Saturday, June 11, 2016

Congratulations On Everything reviewed in The Globe & Mail

"These are believable creations. They speak and fail and contradict themselves with the regular inelegance of real people. The day-to-day pleasures and pains of the service industry are also rendered with fine-tuned realism, an ear for the strange within the mundane. Whitlock is a very smooth, competent stylist, in an understated way. There’s no flash or bang here: His characters propel the action, calling attention to narrative style only with metaphor and image – which are always arresting, always right."

The whole thing here.

Thursday, June 09, 2016

Service Industry Hell

Dear Former Bartenders, Waiters, and Cooks:

I am in need of funny, ridiculous, and/or disturbing true service industry stories for a thing I am doing next month for Open Book. Tales of bad bosses, "eccentric" customers, hellish shifts, exploding kegs, etc. What are some moments you'll never forget, no matter how hard you try?

They need to be short - 100 to 200 words, max. Just the gist. Unless you say otherwise, they'll be anonymous. Send as many as you like.

Please email them to [my first and last name, all one word] AT gmail dot com.

Saturday, May 21, 2016

"All Those Sexy Things"

I got interviewed by Canadian Notes & Queries:
Congratulations On Everything felt like a very different book while I was writing it, and I think it is, though now that I look at it as a finished thing, I can see a lot of similarities – people in bad relationships, people who mistake passivity for integrity, people who pursue dreams they are maybe not suited to achieve. All those sexy things.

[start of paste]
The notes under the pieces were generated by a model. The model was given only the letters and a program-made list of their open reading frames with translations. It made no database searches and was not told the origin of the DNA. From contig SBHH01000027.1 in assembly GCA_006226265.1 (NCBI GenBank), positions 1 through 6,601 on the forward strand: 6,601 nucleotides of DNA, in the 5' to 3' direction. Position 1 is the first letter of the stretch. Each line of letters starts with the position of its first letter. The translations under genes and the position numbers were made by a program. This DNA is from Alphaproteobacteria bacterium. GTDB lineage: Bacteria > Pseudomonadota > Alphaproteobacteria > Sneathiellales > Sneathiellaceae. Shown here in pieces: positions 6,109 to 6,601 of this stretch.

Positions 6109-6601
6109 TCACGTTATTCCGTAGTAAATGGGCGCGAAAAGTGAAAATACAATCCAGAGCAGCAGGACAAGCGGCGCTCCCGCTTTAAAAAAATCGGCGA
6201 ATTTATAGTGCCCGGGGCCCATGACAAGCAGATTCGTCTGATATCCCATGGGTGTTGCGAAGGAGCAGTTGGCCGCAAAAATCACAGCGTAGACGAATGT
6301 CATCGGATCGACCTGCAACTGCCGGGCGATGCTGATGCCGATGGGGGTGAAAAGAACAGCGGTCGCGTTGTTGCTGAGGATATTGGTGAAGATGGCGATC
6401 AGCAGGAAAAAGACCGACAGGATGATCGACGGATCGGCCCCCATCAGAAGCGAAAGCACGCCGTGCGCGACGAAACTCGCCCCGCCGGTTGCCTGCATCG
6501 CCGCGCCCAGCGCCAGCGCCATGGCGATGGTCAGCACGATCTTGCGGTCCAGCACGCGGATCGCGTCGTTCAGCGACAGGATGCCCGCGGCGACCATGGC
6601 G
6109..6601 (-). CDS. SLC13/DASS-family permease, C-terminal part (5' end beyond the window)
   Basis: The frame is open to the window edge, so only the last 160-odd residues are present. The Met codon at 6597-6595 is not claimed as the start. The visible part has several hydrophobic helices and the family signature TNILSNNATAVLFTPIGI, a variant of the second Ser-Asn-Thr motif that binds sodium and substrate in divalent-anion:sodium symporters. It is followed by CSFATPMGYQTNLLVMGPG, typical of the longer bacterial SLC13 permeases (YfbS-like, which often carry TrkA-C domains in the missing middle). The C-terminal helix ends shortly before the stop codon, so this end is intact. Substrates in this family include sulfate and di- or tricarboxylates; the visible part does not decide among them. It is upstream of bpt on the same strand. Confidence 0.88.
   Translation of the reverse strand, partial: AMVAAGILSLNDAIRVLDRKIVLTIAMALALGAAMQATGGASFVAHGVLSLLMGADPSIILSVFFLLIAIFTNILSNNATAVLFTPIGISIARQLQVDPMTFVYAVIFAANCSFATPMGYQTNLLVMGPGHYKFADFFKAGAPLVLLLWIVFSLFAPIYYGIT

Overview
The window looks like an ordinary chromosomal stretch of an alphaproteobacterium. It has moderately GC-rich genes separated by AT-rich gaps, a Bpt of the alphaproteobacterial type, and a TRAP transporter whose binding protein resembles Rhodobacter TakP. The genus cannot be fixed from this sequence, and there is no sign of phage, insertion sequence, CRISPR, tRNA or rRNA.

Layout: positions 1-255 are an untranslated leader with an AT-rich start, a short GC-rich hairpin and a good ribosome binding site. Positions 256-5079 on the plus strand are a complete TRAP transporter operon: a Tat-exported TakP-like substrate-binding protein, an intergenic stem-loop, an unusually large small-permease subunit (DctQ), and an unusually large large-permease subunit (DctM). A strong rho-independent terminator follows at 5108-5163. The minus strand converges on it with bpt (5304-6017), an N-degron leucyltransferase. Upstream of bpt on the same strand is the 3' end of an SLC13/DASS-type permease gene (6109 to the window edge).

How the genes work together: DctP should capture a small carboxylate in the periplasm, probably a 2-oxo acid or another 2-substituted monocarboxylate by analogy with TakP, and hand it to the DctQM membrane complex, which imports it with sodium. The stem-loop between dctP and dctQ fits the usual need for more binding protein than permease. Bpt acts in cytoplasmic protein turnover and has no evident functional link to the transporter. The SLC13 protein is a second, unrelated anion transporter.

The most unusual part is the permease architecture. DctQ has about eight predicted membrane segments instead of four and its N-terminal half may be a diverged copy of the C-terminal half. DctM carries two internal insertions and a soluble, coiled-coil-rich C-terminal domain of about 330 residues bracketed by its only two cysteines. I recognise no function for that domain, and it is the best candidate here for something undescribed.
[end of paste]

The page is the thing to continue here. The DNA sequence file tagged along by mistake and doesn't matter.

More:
Friday, May 13, 2016

"Superstition" is the way at the launch of Congratulations On Everything, May 3.

The band kills it. As does guest singer Alex Lukashevky. I try to keep up on drums.

Monday, July 20, 2015

Swear to God...

... I have things to post here, and will do so soon.

In the meantime, have I mentioned I make most of my bad jokes on Twitter now?


Sunday, November 30, 2014

Philip Larkin, the loveable, hateful old bastard

My review of Philip Larkin: Life, Art and Love by James Booth in the Toronto Star.

"[Larkin] has few rivals when it comes to conjuring joyful or heart-crushing beauty out of utterly commonplace situations and none in the realm of transforming disappointment into something both hilarious and transcendent."

Read the whole thing here.